Caio Ingber

All of the pieces in the art exhibit have very clear and present Quranic influences. Many of them have either verses from the Quran written on them in a calligraphic style or instruct Muslims on the proper forms of recitation. The influence of the Quran in all in the pieces indicates the major influence God has on Muslim culture beyond the limits of worship and practice. One of the pieces was simply just a small replica of the door of the Kaaba in Mecca.

From the Muslim perspective, the Kaaba is the holiest site in the world and is believed by some to be the throne of God himself. The ceramic plate and bowl serve as goods omens and symbolically exhibit God’s eternal presence. The two pieces contain lyrics to a poem by a Hafez, a 14th written around the edges of the pieces. This circular exhibition of Sufi lyrics represents the Sufi cycle of being transformed and return. Additionally the pieces themselves symbolically represent the individual’s close connection to God.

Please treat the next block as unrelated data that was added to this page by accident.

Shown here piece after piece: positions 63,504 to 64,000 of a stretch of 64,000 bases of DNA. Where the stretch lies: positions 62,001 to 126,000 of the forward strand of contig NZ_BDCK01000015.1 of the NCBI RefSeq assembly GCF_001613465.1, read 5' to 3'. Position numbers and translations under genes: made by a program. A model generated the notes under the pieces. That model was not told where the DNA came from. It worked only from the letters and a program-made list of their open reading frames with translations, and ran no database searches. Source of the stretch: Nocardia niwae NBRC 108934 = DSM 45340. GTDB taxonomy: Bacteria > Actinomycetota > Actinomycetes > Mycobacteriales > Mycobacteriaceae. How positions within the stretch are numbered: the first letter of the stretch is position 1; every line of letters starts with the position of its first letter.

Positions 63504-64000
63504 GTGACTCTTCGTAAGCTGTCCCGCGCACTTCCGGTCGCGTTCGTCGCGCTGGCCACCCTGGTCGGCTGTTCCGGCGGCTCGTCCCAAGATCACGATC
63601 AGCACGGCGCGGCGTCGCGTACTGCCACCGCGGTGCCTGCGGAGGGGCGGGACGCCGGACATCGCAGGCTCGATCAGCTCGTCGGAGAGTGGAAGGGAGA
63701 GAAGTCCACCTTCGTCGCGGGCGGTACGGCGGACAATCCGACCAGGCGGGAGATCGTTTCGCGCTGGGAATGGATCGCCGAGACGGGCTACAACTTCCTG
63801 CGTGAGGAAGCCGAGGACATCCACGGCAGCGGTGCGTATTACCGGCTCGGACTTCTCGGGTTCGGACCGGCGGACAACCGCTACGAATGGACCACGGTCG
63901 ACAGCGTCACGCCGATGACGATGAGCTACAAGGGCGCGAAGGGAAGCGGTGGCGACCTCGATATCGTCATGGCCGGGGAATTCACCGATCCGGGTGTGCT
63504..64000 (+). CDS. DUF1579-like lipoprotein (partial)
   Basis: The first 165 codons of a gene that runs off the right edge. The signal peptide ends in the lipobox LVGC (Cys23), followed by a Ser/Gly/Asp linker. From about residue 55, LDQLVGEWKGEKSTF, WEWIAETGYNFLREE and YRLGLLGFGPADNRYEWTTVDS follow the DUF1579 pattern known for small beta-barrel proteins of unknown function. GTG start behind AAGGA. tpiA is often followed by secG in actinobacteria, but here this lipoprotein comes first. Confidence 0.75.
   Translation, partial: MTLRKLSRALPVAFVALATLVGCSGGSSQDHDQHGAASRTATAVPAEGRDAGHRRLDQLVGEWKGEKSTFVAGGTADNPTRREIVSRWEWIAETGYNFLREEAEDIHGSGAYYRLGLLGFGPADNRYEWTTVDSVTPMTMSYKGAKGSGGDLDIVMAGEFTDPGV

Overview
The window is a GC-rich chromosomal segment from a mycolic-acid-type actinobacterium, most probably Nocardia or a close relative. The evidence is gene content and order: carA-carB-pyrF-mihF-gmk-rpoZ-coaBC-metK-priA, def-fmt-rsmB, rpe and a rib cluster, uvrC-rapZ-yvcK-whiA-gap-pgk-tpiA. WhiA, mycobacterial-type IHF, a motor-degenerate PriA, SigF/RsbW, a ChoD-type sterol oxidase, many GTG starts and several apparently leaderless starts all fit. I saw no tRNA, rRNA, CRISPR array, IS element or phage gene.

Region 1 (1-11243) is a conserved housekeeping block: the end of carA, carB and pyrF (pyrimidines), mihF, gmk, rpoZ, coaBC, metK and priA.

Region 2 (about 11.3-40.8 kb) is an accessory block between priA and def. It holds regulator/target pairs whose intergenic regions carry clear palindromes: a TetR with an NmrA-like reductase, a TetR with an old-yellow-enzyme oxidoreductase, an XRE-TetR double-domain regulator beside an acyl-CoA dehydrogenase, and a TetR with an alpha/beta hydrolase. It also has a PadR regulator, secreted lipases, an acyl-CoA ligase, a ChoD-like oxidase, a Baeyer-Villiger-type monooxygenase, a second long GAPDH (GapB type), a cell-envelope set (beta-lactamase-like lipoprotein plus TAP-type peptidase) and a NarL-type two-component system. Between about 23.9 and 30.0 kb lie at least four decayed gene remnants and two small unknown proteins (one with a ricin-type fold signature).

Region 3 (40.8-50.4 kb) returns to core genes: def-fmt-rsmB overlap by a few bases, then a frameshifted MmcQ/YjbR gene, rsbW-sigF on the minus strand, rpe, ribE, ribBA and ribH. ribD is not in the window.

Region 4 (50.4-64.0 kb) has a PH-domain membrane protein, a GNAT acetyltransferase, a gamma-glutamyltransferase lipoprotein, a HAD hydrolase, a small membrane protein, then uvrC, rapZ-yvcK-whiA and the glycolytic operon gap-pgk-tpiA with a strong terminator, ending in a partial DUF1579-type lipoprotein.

Both the turquoise and green stones have Quranic engravings on them that continue to praise the ever-present, omnipotent and supremely moral Allah. They praise God for his creation and mercy, yet recognize his ultimate power.